For the last four months, Chinese hackers have persistently attacked New York Times, infiltrating computer systems and getting passwords for reporters and other employees.
After surreptitiously tracking the intruders to study their movements and help erect better defences to block them, The Times and computer security experts have expelled the attackers and kept them from breaking back in.
The timing of the attacks coincided with the reporting for a Times investigation, published online on October 25, that found that relatives of Wen Jiabao, China’s prime minister, had accumulated a fortune worth several billion dollars through business dealings.
Security experts hired by Times to detect and block the attacks gathered digital evidence that Chinese hackers, using methods that some consultants have associated with the Chinese military in the past, breached The Times’s network. They broke into the e-mail accounts of its Shanghai bureau chief, David Barboza, who wrote the reports on Wen’s relatives, and Jim Yardley, former Beijing bureau chief.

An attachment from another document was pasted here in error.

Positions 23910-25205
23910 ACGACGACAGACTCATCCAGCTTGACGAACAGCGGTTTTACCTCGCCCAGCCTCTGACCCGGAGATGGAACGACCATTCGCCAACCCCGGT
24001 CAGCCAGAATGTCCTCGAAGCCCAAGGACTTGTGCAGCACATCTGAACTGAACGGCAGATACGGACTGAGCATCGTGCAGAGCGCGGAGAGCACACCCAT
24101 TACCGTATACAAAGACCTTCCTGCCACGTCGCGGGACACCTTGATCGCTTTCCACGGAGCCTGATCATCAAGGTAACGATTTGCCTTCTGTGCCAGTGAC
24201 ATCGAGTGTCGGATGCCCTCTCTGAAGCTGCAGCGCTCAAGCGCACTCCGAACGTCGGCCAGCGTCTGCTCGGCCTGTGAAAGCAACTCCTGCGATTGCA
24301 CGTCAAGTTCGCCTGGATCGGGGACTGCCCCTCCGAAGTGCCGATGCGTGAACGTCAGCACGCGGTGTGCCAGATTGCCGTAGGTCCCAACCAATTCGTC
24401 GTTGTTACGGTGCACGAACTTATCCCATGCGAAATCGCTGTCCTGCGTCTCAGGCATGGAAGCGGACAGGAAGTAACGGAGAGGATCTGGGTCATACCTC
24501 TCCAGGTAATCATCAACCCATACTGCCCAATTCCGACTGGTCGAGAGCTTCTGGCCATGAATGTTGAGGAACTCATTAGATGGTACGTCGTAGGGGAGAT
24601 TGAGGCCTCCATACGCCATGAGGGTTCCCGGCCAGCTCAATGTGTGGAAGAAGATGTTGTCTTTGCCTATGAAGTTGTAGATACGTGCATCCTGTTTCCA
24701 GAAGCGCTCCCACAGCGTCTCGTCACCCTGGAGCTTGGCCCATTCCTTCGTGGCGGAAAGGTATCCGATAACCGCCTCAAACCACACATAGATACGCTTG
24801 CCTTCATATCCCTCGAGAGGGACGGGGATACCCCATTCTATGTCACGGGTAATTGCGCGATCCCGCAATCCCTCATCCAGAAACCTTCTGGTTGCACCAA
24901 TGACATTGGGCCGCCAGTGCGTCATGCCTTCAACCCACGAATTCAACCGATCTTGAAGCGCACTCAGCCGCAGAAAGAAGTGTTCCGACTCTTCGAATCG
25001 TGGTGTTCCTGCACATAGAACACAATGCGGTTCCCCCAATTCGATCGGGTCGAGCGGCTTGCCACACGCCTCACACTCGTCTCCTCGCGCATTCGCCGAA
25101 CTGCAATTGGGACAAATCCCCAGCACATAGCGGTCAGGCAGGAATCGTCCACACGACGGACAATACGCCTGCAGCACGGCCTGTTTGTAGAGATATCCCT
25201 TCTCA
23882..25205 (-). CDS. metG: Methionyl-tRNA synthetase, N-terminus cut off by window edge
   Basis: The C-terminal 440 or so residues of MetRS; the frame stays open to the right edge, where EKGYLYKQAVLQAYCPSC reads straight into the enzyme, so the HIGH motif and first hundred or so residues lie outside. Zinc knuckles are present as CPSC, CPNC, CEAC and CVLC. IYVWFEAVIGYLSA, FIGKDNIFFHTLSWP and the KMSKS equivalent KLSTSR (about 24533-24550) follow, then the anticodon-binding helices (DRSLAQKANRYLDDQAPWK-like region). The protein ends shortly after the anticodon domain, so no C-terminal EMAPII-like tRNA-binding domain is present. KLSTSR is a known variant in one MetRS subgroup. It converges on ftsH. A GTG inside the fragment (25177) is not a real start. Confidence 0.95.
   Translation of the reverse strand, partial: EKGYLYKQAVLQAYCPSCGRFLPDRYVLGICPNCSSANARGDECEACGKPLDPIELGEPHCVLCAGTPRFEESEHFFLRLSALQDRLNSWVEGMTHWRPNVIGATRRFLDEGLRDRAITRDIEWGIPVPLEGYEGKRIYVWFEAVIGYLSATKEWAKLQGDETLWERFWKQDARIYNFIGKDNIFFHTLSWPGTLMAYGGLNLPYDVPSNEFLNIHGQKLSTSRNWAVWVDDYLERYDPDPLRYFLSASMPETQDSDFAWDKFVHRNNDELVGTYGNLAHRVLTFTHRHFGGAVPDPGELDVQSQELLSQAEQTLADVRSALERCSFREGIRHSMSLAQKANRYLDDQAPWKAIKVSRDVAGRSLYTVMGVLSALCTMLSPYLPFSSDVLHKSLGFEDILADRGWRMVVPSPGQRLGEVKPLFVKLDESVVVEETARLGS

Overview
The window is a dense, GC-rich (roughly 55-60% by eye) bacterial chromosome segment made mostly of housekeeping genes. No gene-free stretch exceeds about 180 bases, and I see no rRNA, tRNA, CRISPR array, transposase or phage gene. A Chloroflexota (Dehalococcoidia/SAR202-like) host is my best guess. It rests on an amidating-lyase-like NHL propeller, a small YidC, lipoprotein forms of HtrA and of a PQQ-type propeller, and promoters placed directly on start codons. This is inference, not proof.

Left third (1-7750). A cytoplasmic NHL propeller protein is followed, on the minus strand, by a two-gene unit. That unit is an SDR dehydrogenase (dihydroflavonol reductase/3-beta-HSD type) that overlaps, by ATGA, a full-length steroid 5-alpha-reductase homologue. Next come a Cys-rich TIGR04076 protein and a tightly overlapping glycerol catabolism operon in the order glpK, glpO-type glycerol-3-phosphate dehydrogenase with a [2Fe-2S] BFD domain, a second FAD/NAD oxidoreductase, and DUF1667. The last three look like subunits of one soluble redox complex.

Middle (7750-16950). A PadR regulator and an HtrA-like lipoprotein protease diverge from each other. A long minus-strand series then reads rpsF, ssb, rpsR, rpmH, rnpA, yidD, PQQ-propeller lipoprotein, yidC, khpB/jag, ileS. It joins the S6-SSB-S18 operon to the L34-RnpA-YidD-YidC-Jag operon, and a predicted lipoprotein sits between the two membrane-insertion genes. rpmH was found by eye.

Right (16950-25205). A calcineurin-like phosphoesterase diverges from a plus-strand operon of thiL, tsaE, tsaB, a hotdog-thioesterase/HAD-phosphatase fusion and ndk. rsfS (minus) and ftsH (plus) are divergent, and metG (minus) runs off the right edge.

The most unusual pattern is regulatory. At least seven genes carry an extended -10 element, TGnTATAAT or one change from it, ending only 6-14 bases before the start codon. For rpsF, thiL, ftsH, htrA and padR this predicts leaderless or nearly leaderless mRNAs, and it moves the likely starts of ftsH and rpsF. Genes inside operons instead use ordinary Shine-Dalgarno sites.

The hackers tried to cloak the source of the attacks on The Times by first penetrating computers at US universities and routing attacks through them, said computer security experts at Mandiant, the company hired by The Times. This matches the subterfuge used in many other attacks that Mandiant has tracked to China.
Asked about evidence indicating the hacking began in China, and possibly with the military, China’s Ministry of National Defence said “to accuse Chinese military of launching cyberattacks without solid proof is unprofessional and baseless”.
After The Times learned of warnings from Chinese government officials that its investigation of the wealth of Wen’s relatives would “have consequences”, executives on October 24 asked AT&T to watch for unusual activity
On October 25, the day the article was published online, AT&T informed The Times it had noticed behaviour consistent with attacks believed to have been perpetrated by Chinese military. The Times notified the FBI on the attacks and then worked with AT&T to track the attackers even as it tried to eliminate them from its systems
On November 7, it became clear attackers were still inside its systems despite efforts to expel them. The Times hired